Update: The White House has asked the court to delay the hearing again for 90 days. That doesn't give anyone in the industry much direction regarding the payments, but ensures they will continue for now.
- President Donald Trump told his staff last week he was considering withholding cost-sharing reduction (CSR) payments for insurers participating in the Affordable Care Act (ACA) exchanges in an effort to push Democrats to support the GOP plan to repeal the ACA, Politico reported.
- Refusing to provide the payments would almost certainly further destabilize the exchange market that is already reeling from payers saying they are pulling out of the exchanges because of financial losses and uncertainty surround CSRs.
- The White House is scheduled to update the court Monday on how it will proceed in the lawsuit House Republicans brought against President Barack Obama’s administration. It argued the CSRs were being illegally funded.
It's going to be a busy week for healthcare on Capitol Hill as senators continue to craft their version of an ACA replacement bill while also discussing congressional action to make sure insurers get their CSR payments.
Payers are anxiously awaiting any indication on the CSRs. Several have announced they are pulling out of exchange markets because of the uncertainty. Others have said the substantial increase in rates they are filing are also a result of not knowing about the future of the payments. Insurers have until late June to decide their exchange participation and rates.
Without continued CSR funding, premiums could rise by 19% or more for mid-level plans, according to the Kaiser Family Foundation. In an odd twist, this could end up costing the federal government more than paying the CSRs would. That’s because it would have to pay more in premium subsidies to people otherwise unable to afford coverage.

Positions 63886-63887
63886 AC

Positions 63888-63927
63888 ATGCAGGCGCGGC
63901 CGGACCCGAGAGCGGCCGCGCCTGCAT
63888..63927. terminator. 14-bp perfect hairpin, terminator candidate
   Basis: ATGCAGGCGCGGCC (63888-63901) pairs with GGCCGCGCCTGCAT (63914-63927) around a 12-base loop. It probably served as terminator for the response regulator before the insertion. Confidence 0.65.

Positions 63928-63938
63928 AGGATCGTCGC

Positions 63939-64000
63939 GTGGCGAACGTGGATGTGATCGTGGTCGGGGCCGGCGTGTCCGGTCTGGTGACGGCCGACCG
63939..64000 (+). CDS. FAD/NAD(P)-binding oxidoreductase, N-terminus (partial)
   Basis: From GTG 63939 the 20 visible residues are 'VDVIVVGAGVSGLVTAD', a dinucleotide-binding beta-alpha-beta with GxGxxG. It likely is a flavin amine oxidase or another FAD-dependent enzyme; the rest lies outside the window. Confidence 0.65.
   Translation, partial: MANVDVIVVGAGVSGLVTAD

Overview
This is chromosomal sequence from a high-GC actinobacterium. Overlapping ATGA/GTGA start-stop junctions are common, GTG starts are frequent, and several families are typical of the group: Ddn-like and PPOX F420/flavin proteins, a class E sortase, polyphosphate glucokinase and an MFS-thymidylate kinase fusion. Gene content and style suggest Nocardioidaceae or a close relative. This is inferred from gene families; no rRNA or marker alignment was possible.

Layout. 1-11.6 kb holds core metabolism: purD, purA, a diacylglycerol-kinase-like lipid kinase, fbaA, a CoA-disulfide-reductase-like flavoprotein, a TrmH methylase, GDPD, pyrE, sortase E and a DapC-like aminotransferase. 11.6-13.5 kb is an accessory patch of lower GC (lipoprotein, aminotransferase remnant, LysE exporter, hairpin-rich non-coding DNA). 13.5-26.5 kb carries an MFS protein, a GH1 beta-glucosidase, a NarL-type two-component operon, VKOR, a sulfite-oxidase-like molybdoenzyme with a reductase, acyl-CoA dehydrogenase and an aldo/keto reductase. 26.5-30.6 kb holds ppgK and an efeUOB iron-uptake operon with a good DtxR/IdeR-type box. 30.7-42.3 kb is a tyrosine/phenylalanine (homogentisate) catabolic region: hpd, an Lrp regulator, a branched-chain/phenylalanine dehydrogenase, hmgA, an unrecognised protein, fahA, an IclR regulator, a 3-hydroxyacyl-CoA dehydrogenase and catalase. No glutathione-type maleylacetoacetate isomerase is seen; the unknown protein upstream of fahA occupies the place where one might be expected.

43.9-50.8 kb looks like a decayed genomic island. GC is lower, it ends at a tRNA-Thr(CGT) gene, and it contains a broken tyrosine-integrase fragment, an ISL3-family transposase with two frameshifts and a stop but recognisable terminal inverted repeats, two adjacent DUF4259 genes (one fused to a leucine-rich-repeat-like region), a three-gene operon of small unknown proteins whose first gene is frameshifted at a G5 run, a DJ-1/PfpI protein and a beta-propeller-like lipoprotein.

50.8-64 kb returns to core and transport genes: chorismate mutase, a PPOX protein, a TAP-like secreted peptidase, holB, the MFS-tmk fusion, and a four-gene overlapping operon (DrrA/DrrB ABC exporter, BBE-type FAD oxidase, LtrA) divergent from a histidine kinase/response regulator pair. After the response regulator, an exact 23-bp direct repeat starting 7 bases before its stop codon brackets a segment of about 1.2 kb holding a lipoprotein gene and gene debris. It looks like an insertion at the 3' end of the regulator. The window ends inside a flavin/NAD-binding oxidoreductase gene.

Trump seems to be betting that if the exchange markets collapse, Democrats will be forced to negotiate with Republicans as they try to push through the American Health Care Act. The bill that rolls back major parts of the ACA squeaked through the House but faces a tough road in the Senate. Trump has flirted with this tactic since he took office and even mentioned it on the campaign trail. But polls show that voters will blame Republicans if the healthcare situation gets worse and they mostly support improving the ACA instead of repealing it.
In the CSR lawsuit the White House on Monday sought further delay in the case, which includes the appeal remaining from the Obama administration. Major industry groups are pleading with the White House and Congress to do more ensuring the payments will continued. Last week, 16 Democratic attorneys general filed a motion to intervene in the lawsuit with the aim of preserving the payments.
Several organizations, including the American Medical Association, American Hospital Association and Americas Health Insurance Plans, sent a letter to leaders in Congress late last week asking them to “guarantee a steady stream of CSR funding through 2018.”
“Unless CSRs are funded, a tremendous number of Americans will simply go without coverage and move to the ranks of the uninsured,” they wrote. “This threatens not just their own health and financial stability, but also the economic stability of their communities.”
The Congressional Budget Office is expected to release a score for the updated bill Wednesday. The result will be important for procedural reasons and because it will offer another estimate for how many people would lose coverage with the bill. The first CBO score estimated 24 million people would lose their insurance, and that has left many moderate Republicans with cold feet as they face angry constituents during town halls at home.